I have a few videos on TeacherTube with many more to come. My first attempt was demonstrating the Qchord, which is a sort of musical instrument that I sometimes use in the classroom. A more practical video is one I made on the use of switches for students with severe disabilities to use for communication. There’s also an activity attached to that lesson, about 101 uses for using switches in the classroom. Then I did a couple of videos on positioning for students with orthopedic impairments that some might find interesting. And my most recent effort was a screencast about using the Boardmaker software program that special ed teachers frequently use for communication and language instruction. I have some more videos demonstrating that software that I’ll be uploading once I get the narration audio track finished. The problem is that I’m very seldom in a space or environment where it is quiet enough to do narration! There seems to always be noise somewhere around that can be picked up by the mic! Plus we are in full-IEP mode right now so I’m squeezed for time. A ton of folks are hitting my IEP series right now, so I know a lot of people are using that resource.

After talking with one of the new SID teachers in the county, I got a lot of new ideas for resources to add. One of the most common questions I get asked is about my lesson plans. They are not very good or satisfactory enough for my taste and certainly not for addressing state standards. However I do have a data sheet that sort of functions as a lesson plan that I’ll be attaching to a future video on discrete trials. Future features will involve:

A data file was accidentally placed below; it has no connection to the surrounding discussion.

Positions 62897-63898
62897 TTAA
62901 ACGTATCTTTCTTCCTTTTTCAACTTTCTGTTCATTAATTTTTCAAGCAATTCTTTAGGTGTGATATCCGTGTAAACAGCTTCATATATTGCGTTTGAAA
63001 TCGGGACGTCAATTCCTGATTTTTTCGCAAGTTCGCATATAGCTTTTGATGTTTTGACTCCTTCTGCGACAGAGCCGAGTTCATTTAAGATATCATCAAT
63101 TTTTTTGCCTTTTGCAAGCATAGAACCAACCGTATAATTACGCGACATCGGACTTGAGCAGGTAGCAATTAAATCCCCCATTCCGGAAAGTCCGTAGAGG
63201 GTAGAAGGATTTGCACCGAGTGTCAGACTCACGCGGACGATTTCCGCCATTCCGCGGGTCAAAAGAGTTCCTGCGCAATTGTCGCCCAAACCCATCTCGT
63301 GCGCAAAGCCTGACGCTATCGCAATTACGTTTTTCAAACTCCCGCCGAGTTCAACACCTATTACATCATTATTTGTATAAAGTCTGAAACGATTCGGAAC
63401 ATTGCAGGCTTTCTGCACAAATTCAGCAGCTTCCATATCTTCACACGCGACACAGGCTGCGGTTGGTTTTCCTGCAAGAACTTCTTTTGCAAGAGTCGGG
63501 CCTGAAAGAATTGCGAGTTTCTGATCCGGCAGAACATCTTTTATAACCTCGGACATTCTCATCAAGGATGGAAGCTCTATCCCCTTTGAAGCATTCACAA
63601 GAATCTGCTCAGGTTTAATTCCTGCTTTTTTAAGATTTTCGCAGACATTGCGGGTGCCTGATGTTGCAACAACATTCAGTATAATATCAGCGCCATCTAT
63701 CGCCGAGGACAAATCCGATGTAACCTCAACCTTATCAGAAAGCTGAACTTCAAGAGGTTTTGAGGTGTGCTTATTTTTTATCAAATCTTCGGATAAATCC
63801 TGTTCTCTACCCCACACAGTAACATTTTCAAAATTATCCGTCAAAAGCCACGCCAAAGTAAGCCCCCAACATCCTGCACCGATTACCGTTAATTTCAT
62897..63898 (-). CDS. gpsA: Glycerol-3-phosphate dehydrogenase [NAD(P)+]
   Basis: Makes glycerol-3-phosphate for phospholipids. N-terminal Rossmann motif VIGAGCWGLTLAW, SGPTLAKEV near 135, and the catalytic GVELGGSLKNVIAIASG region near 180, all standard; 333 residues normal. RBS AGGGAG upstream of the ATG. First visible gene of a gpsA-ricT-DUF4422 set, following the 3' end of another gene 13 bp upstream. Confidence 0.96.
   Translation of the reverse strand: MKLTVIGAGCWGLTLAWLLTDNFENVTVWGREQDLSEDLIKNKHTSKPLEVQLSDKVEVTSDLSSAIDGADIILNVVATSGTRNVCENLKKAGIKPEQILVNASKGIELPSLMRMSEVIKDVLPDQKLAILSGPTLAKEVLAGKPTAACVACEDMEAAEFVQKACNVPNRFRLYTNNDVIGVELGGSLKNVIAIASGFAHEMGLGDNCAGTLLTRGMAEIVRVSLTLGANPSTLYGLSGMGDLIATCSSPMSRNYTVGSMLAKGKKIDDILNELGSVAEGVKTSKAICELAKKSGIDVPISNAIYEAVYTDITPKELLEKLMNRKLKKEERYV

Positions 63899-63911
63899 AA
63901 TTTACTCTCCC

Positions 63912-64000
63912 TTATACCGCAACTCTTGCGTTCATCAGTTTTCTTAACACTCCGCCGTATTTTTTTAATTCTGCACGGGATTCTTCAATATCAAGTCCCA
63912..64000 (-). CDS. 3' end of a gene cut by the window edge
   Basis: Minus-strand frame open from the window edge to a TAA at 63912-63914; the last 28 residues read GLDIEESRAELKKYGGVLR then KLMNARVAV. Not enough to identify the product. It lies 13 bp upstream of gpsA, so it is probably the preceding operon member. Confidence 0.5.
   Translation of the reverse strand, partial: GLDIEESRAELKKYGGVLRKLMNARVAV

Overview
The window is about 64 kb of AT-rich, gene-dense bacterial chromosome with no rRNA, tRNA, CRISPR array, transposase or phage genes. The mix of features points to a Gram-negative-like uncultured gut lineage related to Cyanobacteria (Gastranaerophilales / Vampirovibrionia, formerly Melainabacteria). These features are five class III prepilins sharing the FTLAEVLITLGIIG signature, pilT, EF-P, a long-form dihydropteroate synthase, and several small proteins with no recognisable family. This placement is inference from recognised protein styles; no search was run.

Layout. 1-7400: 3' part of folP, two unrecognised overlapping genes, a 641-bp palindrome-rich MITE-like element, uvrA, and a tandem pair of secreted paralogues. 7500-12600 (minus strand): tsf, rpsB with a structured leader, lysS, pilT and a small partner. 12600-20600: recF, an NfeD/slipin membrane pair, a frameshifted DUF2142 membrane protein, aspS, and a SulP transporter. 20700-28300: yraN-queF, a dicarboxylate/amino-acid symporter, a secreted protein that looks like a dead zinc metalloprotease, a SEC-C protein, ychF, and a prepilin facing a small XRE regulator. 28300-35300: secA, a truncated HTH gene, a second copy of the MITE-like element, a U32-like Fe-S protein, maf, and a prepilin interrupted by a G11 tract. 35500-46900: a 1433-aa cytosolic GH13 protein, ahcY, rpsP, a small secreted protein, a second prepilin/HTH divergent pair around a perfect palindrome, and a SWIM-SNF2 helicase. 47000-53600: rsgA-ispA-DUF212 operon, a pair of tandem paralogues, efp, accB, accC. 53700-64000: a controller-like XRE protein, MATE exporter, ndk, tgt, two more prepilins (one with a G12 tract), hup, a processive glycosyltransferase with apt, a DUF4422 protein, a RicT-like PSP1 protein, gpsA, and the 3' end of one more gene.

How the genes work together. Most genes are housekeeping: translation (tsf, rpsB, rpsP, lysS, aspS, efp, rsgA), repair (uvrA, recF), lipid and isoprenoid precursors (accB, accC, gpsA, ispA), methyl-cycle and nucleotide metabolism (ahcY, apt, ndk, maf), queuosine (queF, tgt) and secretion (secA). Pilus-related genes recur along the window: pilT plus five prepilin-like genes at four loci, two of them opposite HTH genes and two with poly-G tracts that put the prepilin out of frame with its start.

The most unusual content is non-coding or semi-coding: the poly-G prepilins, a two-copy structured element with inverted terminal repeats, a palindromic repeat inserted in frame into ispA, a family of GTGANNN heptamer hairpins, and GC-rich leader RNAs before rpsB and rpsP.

-Discrete trial teaching (DTT)

– More Boardmaker overlays

– Picture Exchange Communication System (PECS)

– Para training

– Schedule/lessonplanning/curriculum

I’m presently looking to get permission from parents to include actual students in future videos, so that should be pretty exciting. Even if I only get one permission form, I can demonstrate quite a lot of what I actually do. So far, I don’t know of anyone else doing anything like this, but if there is I’d like to know about it!

I use TeacherTube because YouTube is blocked by our school and TeacherTube does allow unlimited uploads. You can also attach lesson plans and activities to the video which can really increase its usefulness to other teachers. The downside is that viewers don’t often leave very many comments or give very much feedback compared to what I see on YouTube. The most discussed video is entitled “Pay Attention” which has over half a million views but only 83 comments and the next most discussed has less than 50 comments. It’s not a very interactive community, which is why I see having a blog to support my efforts as being a useful thing.

That’s my weekly wrap up. We’ve only got about 6 weeks left of school! Where has all the time gone?!?

D.